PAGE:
Cornutheca ansata (Leidy, 1879) Kosakyan et al. 2016
Diagnosis: Test pyriform in broad lateral view, laterally compressed, with a pair of hollow horns protruding, one on either side of the neck one-third of the distance from the pseudostome to the fundus. Test almost transparent or slightly yellowish-brownish, composed of small oval particles probably predated from small euglyphids. Pseudostome slightly curved in broad lateral view.
Dimensions: Test L: (195) 220-264 (270) µm, B (between the ends of the lateral horns): (110) 130-150 (169) µm, B (of the main body): 90-125 µm, horn length: 25-59 µm. Pseudostome: 40-55 µm wide.
Ecology: in Sphagnum-dominated peatlands in the north-eastern part of North America.
Remarks: This easy recognizable, even for non-specialists, and remarkable species has a very limited distribution range in the temperate part of eastern North America. Joseph Leidy found this remarkable-looking shelled protozoan while making microscopical investigations of samples from Sphagnum, collected from cedar swamps near Absecom and Malaga, Gloucester County in New Jersey, USA. Since these initial investigations, only four publications have reported finding this species, at a site near the original Leidy locality (Stokes, 1882; Hoogenraad & de Groot, 1952) and at a site near Lanoraie, in southern Quebec (Fantham & Porter,1945). Recently it has been rediscovered in New Jersey and Nova Scotia (Heger et al, 2011).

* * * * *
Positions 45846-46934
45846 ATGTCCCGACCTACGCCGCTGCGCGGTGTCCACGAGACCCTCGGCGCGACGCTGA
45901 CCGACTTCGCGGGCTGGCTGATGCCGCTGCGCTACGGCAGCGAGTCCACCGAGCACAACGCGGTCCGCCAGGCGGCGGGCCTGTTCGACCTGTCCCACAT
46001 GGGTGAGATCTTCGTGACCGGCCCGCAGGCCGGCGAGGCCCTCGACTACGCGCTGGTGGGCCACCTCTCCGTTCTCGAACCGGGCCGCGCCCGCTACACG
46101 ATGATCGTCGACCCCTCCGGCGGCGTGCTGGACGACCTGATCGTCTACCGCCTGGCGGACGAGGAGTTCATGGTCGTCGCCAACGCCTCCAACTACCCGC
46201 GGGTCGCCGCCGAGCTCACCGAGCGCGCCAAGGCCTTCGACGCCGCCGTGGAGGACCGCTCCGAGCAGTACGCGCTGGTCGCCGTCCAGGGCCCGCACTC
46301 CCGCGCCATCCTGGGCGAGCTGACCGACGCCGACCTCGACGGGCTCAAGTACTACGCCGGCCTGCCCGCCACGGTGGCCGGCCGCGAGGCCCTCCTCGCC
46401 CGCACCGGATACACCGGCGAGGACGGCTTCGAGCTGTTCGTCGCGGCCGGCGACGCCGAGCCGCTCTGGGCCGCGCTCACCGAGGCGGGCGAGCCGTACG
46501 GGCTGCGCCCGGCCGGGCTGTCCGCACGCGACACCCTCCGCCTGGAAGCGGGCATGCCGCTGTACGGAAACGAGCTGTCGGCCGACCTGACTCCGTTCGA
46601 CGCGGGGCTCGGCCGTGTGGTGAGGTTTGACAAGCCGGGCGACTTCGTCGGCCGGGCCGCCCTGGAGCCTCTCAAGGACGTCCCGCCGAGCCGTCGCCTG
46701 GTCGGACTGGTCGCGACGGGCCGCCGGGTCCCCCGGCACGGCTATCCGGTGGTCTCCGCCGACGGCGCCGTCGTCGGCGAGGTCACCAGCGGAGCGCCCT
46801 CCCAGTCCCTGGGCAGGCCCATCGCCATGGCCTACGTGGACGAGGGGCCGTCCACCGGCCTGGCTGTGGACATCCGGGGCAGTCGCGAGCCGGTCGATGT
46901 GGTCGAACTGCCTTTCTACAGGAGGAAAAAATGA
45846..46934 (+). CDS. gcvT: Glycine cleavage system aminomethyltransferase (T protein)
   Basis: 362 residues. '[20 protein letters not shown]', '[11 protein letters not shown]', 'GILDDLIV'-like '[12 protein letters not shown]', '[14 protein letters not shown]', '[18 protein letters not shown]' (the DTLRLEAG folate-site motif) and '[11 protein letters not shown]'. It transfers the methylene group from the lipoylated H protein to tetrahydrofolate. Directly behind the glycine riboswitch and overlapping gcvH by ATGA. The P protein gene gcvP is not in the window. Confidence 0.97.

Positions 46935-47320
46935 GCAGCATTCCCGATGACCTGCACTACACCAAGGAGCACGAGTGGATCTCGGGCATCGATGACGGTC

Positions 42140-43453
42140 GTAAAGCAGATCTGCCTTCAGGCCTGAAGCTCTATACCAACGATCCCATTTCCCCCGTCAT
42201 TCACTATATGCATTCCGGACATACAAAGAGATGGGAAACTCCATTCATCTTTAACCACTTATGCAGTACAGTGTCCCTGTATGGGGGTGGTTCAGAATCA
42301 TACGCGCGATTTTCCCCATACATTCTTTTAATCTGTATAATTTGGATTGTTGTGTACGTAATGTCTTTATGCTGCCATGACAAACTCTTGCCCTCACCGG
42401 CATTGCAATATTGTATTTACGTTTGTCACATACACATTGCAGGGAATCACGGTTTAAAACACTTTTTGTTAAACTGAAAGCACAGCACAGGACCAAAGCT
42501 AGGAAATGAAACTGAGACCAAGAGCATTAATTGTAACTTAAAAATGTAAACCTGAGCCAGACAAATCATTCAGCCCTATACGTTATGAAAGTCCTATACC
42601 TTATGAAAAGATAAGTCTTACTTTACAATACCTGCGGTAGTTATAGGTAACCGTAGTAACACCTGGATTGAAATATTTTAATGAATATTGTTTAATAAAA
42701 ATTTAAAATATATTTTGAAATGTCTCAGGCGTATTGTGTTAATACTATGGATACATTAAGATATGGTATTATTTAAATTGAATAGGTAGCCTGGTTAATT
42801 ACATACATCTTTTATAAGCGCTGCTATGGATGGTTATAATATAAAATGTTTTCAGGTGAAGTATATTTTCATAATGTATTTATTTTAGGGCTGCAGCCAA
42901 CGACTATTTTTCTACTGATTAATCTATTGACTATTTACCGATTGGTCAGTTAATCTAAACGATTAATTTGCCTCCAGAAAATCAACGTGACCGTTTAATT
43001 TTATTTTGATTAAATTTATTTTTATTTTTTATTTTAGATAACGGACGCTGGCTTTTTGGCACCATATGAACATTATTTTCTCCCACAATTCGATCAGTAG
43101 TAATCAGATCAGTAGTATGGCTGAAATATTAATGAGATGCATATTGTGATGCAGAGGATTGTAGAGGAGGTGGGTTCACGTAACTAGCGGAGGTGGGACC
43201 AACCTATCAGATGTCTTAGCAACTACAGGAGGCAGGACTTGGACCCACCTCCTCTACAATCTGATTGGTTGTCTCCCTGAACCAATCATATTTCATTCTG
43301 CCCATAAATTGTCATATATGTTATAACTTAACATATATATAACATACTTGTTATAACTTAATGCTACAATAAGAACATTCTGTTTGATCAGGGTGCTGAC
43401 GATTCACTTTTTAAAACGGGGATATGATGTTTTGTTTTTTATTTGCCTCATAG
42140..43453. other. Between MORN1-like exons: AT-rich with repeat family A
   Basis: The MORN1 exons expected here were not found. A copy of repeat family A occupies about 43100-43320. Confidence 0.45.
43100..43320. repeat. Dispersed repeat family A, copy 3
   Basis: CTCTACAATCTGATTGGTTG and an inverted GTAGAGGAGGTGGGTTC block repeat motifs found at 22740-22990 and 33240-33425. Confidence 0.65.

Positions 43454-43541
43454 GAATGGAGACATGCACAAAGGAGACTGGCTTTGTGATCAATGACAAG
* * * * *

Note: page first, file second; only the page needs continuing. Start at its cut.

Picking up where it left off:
Literature: Heger, T. J., Booth, R. K., Sullivan, M. E., Wilkinson, D. M., Warner, B. G., Asada, T., Mazei, Y., Meisterfeld, R. and Mitchell, E. A. D.: Rediscovery of Nebela ansata (Amoebozoa: Arcellinida) in eastern North America: biogeographical implications – Journal of Biogeography 38, issue 10, 1897-1906, 2011.